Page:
April Tinsley’s Murder: Everything We Know

‘The Genetic Detective’ is a true-crime series that follows the unearthing of several cold cases with the help of CeCe Moore, a genetic genealogist. Her advanced DNA profiling system, with GEDmatch, has helped solve several cases making it a remarkable phenomenon of recent times.  Moore’s advanced genealogical testing has proved valuable in tracking down several serial killers like the Golden State Killer, who walked free for decades before he was tracked down.

April Tinsley’s Murder

April Tinsley was an 8-year-old first-grader from Allen County, Indiana. She was also part of the children’s choir in Faith United Methodist Church. On 1 April  1988, she was playing with her friends. April was last seen when she went to pick up an umbrella, around 3:00 PM. April’s mother reported her missing when she did not come back home for dinner. The initial search spanned the local area by Fort Wayne officers and several volunteers. A witness later came forward to state that a girl who looked like April was seen being forced into a blue pick up truck by a white male in his thirties.

April’s body was found in a ditch on 4 April 1988, by a jogger in Spencerville, Indiana. The police investigators found one of April’s shoes and a sex toy near the area where April’s body was found. Her autopsy report revealed that she had been raped and then strangled to death. In addition to it, they also stated that she had been dead for about two days before her body was discovered. At the time, a motorist too reported seeing a blue pick up truck near the site where April’s body was found. Soon, after her body was found, the local radio station announced a reward fund for April’s burial service and to help her family. She was laid to rest in Greenlawn Memorial Park.


The initial part of the investigation led the case investigators to zero in on a 34-year-old suspect who had been charged with another molestation case, however, he was acquitted about a month later. In any case, there was a momentum to put this kind of case to rest and hence, around 90 members from Fort Wayne formed a volunteer group named APRIL in 1988 to help the police solve missing children’s cases. However, April’s case remained without any lead for several years. In 2005, April’s family held a press conference asking for new leads in the case. In June 2009, authorities sought the help of the FBI’s CARD (Child Abduction Response Deployment). After the murder, a composite sketch of the suspect had already been made. At the time, the DNA test did not yield any identifiable match.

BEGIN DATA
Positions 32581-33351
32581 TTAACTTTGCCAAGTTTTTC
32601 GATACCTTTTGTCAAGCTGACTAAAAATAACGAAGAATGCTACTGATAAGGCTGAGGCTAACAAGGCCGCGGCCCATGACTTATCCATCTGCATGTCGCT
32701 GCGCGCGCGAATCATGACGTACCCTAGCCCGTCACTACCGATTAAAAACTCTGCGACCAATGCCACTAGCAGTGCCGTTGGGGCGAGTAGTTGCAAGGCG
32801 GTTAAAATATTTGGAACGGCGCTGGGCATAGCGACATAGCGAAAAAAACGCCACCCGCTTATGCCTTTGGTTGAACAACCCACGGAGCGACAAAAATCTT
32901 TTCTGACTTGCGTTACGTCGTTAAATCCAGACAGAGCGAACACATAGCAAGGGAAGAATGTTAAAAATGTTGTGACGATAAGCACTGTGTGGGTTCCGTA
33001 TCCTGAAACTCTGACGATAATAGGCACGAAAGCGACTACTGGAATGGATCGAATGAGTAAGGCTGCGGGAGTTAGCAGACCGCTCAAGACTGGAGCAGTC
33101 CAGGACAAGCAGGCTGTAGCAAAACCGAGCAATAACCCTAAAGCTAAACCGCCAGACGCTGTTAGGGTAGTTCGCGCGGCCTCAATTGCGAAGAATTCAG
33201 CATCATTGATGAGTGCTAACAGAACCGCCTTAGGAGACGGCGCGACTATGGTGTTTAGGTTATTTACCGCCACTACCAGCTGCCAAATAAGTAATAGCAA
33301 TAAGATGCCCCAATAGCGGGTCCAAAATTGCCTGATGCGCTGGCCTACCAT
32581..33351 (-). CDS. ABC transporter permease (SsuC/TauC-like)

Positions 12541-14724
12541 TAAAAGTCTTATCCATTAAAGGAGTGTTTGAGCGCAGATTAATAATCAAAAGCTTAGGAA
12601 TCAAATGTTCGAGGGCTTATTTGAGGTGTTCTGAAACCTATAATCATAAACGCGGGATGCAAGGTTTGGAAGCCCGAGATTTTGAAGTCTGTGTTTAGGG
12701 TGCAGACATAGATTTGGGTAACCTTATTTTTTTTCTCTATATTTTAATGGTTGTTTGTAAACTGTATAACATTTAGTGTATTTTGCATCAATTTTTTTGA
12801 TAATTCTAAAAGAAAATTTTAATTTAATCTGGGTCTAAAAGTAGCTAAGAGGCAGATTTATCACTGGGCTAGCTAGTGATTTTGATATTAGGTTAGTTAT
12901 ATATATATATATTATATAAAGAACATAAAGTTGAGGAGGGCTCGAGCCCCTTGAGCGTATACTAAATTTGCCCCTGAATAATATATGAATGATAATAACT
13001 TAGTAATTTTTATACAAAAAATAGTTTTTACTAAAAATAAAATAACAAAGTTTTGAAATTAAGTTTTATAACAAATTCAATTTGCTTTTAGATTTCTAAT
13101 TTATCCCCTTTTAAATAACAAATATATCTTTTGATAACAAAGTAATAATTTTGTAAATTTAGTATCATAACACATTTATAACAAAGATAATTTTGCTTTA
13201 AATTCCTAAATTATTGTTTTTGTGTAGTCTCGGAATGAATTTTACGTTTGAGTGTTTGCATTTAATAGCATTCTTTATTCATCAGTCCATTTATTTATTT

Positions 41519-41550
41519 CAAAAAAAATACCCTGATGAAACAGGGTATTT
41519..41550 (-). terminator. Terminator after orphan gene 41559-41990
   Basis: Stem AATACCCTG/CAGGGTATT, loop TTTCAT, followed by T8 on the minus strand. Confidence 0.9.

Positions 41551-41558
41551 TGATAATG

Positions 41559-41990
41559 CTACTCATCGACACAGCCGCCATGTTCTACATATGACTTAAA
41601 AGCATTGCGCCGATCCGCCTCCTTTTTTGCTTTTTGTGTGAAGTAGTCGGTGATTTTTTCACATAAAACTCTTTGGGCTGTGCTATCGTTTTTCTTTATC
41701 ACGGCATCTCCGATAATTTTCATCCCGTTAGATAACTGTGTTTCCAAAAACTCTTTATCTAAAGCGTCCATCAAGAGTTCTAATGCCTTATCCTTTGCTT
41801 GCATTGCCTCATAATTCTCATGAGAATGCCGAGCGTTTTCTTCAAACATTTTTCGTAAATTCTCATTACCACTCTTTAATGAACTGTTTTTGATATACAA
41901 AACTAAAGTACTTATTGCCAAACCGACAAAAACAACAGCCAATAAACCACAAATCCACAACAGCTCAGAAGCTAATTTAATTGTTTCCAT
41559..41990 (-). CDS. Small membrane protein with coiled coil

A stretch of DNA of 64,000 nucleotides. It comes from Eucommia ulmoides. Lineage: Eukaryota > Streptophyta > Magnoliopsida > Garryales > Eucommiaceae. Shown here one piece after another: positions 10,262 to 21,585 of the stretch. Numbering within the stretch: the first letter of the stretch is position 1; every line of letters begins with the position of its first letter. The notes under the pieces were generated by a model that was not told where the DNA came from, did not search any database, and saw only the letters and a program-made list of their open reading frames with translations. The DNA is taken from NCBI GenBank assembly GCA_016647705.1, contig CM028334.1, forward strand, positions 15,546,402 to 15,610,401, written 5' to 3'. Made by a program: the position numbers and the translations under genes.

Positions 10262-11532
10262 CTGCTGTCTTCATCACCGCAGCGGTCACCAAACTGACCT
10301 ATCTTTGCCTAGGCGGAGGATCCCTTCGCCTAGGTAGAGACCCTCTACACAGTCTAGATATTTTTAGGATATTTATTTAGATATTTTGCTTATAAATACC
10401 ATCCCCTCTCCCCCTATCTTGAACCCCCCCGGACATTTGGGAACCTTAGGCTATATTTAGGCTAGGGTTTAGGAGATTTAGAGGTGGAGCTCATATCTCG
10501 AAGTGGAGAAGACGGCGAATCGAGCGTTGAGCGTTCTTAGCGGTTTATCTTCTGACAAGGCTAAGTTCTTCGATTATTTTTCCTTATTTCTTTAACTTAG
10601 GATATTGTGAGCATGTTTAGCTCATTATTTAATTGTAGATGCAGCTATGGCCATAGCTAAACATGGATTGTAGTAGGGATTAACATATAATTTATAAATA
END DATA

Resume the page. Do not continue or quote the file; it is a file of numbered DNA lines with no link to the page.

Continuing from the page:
In 1990, a message written with crayons was found in St. Joseph Township that read, “I kill 8-year-old April M Tinsley,” and “did you find the other shoe haha I will kill again.” Though it was initially suspected to be linked with another case as well, it was later dismissed. Four such notes were found again in the Fort Wayne area believed to have been written by April’s killer. Three of the notes were found on girls’ bicycles, whereas, the other notes were found in plastic bags with used condoms, along with pictures of an unknown man’s lower body. The DNA found from the condoms matched that of the suspect.

The Killer Is Found

In 2015, Parabon Labs released a Snapshot composite of the killer based on the DNA given, and in 2018, they were given the DNA sample to run a test. This is the juncture at which CeCe Moore got involved and used genetic genealogy to identify the suspect’s family tree with the help of GEDmatch. She narrowed the test results to two brothers in Grabill, Indiana.

Photo Credit: Wane 15 News

The police retrieved used condoms from the suspect’s trash, and later it was found to be a match with that of the killer. This is how John D. Miller was identified as April Tinsley’s killer. Miller later confessed to the crime and said that he had raped, and choked her to death, after which he sodomized her body and disposed it in the ditch. He was then charged for the crime and sentenced to 80 years in prison. (Feature Image Credit: Time.com)

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